INNER CIRCLE: Becoming One And The Same

INNER CIRCLE: Becoming One And The Same May 4, 2022

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Saying 4: “Jesus said, ‘The man old in days will not hesitate to ask a small child seven days old about the place of life, and he will live. For many who are first will become last, and they will become one and the same.”

On one level this appears to be an absurd statement. Why would an old man ask a seven-day-old baby anything? Why would he expect a response? How could the child answer?

What sort of foolishness is this?

But, as with most of the sayings of Thomas, there is more going on than we first suspect.

Here we have an example of a familiar saying of Jesus from the Synoptic Gospels combined with new sayings that are unique to Thomas. Yet, even these newer sayings are not vastly different from other known sayings that seem to suggest the same ideas.

Let’s start with: “…The man old in days will not hesitate to ask a small child seven days old about the place of life, and he will live.” 

In this saying, Jesus is echoing a verse in the Gospel of Mathew which says:

“He called a little child to him, and placed the child among them. And he said: “Truly I tell you, unless you change and become like little children, you will never enter the kingdom of heaven. Therefore, whoever takes the lowly position of this child is the greatest in the kingdom of heaven.” [Matt. 18:2-4]

Both sayings seem to suggest that we, as adults, have much to learn from children. Our mature wisdom is foolishness compared to the deeper wisdom within each child’s heart.

In the Thomas saying above, it is the old man who must ask a child what life is really all about. Even a child “seven days old” who cannot speak, or even understand the question yet, already knows the answer to the mystery of life.

So, what is this childlike wisdom we need to remember? Why have we forgotten it? How did we lose this deeper magic that we were apparently born knowing about?

Our intuitions suggest that it is the older, wiser man who holds the keys of knowledge about what life is all about. Not the infant. Not the weak. Not the helpless babe who is barely able to do more than eat, and sleep, or cry and poop.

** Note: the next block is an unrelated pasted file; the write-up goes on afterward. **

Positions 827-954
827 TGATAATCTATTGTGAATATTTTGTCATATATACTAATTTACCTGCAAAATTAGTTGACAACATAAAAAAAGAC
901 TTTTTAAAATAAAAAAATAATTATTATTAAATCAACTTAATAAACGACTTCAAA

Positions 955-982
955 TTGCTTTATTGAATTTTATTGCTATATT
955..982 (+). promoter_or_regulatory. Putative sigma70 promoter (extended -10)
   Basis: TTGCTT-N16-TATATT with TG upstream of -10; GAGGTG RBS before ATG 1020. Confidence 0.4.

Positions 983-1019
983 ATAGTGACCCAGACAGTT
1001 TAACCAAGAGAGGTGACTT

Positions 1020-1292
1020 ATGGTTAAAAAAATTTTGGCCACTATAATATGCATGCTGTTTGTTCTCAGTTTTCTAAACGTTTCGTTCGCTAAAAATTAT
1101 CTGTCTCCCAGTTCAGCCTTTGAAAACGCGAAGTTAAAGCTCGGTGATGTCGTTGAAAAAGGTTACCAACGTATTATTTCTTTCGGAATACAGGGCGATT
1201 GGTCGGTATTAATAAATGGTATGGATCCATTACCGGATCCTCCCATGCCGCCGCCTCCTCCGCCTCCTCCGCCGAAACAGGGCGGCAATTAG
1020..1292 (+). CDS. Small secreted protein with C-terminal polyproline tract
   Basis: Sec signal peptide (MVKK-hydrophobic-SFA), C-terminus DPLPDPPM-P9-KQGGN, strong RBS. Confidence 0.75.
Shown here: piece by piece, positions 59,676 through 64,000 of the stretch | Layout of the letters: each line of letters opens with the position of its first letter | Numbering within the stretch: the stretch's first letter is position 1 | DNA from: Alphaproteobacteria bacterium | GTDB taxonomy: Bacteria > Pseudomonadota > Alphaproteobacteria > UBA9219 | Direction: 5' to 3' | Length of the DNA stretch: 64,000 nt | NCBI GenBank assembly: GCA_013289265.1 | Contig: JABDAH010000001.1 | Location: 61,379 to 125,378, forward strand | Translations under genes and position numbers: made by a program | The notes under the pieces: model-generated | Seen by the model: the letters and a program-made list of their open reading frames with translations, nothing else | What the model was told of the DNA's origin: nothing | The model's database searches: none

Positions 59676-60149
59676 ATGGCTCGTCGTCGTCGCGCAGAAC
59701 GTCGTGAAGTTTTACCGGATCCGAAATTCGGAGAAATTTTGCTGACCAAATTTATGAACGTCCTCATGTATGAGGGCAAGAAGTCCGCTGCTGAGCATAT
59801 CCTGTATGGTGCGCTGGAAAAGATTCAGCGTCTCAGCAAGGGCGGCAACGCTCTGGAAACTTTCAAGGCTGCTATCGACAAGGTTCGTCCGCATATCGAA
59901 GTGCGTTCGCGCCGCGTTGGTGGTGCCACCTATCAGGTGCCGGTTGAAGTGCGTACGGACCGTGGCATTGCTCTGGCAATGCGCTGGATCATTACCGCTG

Yet, this seems to be the entire point: the child knows all it needs to know by simply “being” itself. Nothing more is required or necessary than this.

Breathe. Sleep. Eat. Cry. There is nothing more to do than to simply be alive and rest in the moment itself.

Infants do not regret the past. They do not worry about tomorrow. They merely exist in the eternal now of every moment as it comes to them.

We must do the same.

So, what about the second half of this saying? Let’s take a look:

“For many who are first will become last, and they will become one and the same.”

At first, we might assume we already know where this saying is headed. We might be tempted to finish the first part of this phrase with…”and the last shall be first” since that is the saying we’re all familiar with from Mark 10:31 where Jesus says: “But many who are first will be last, and the last first.”

However, in Thomas, Jesus takes a sudden turn and finishes the thought by suggesting that both the first and the last will “become one and the same.”

What’s going on here?

Well, as we will soon begin to realize, the sayings in Thomas are almost all about the illusion of separation and the reality of Oneness.

So, it’s not a surprise, really, that Jesus wants us to understand that both the first and the last…and the old man and the infant…have “become one and the same.” Because there is no separation between any of us. To even think in those terms – first and last, old and young, black or white, male or female – is foolishness to the one who understands that all are in Christ and Christ is in all.

When Jesus says, “On that day you will realize that I am in my Father, and you are in me, and I am in you” [John 14:20], he is not merely talking about himself here, but about all of us. Including you.

So, once you fully understand our connection with Christ and Christ’s connection with the Father, you can honestly say: “On that day you will realize that Keith is in the Father, and you are in Keith, and Keith is in you.”

[Insert your own name here for maximum effect]

At first this may seem like blasphemy, but only if we haven’t fully understood the concept.

If Christ is in the Father, and if you are in Christ, and if Christ is in you, then doesn’t it follow that YOU are in the Father, and that Christ is in YOU, and that YOU [and everyone else] are in one another [because you’re all one in Christ]?

It only makes sense to say that “Christ is all and is in all” if we are all in Christ and Christ is in all of us, and that we are all intertwined with one another because of our oneness with the same Christ.

Simply put: There is no separation.


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Keith Giles is the author of the 7-part best-selling “Jesus Un” book series from Quoir Publishing. His latest -and final book – in this series, Jesus Unarmed: How The Prince Of Peace Disarms Our Violence is available now.  Keith is also the host of Second Cup with Keith [a new solo podcast available now on the Ethos Radio App, for Apple and Android and on Spotify; and the Heretic Happy Hour Podcast [along with co-hosts Matthew Distefano, Dr. Katy Valentine, and Derrick Day], and the new Apostate’s Anonymous podcast with Matthew Distefano.

He and his wife, Wendy, currently live in El Paso, TX.

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